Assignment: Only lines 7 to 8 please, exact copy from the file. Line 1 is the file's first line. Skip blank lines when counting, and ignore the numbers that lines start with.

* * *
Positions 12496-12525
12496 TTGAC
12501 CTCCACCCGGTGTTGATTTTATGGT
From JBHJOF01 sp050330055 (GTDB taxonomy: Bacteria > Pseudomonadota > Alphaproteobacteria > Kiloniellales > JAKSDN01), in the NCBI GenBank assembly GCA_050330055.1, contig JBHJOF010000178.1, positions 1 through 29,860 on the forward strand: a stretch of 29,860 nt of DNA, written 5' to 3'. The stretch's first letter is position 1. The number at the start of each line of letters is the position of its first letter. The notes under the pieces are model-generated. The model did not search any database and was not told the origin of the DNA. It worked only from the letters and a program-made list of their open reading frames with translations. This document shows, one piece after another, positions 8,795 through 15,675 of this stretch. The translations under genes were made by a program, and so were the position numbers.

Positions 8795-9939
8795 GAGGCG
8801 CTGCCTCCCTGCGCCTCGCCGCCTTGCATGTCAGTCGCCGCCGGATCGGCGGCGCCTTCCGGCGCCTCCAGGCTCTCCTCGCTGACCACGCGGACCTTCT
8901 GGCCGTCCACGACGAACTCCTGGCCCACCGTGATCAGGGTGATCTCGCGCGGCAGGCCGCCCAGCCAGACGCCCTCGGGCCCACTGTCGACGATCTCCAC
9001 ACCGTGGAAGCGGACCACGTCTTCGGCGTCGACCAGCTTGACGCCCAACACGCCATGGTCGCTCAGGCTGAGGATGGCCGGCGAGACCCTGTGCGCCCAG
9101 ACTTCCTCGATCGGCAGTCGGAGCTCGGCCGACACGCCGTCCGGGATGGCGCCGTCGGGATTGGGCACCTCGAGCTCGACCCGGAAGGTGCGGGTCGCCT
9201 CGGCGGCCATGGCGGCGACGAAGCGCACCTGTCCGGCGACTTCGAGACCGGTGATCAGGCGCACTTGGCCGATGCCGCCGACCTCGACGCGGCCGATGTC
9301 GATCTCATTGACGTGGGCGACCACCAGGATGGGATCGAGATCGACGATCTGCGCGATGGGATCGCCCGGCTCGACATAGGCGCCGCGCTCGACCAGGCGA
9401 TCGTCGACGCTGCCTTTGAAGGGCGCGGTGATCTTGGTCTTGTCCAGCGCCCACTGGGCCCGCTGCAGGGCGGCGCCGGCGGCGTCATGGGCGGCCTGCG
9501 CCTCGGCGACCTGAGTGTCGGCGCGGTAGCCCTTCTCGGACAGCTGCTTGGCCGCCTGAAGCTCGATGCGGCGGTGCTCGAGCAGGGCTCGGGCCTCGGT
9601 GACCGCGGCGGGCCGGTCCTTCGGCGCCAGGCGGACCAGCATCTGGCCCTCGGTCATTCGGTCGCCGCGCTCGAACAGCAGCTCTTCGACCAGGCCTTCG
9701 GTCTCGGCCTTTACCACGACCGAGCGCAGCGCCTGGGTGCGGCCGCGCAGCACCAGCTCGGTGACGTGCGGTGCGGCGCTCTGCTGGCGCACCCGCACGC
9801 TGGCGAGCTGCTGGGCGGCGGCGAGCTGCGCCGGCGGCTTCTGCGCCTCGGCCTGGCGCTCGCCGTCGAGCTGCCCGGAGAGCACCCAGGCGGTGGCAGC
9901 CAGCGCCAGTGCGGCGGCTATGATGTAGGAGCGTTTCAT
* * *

8801 CTGCCTCCCTGCGCCTCGCCGCCTTGCATGTCAGTCGCCGCCGGATCGGCGGCGCCTTCCGGCGCCTCCAGGCTCTCCTCGCTGACCACGCGGACCTTCT
8901 GGCCGTCCACGACGAACTCCTGGCCCACCGTGATCAGGGTGATCTCGCGCGGCAGGCCGCCCAGCCAGACGCCCTCGGGCCCACTGTCGACGATCTCCAC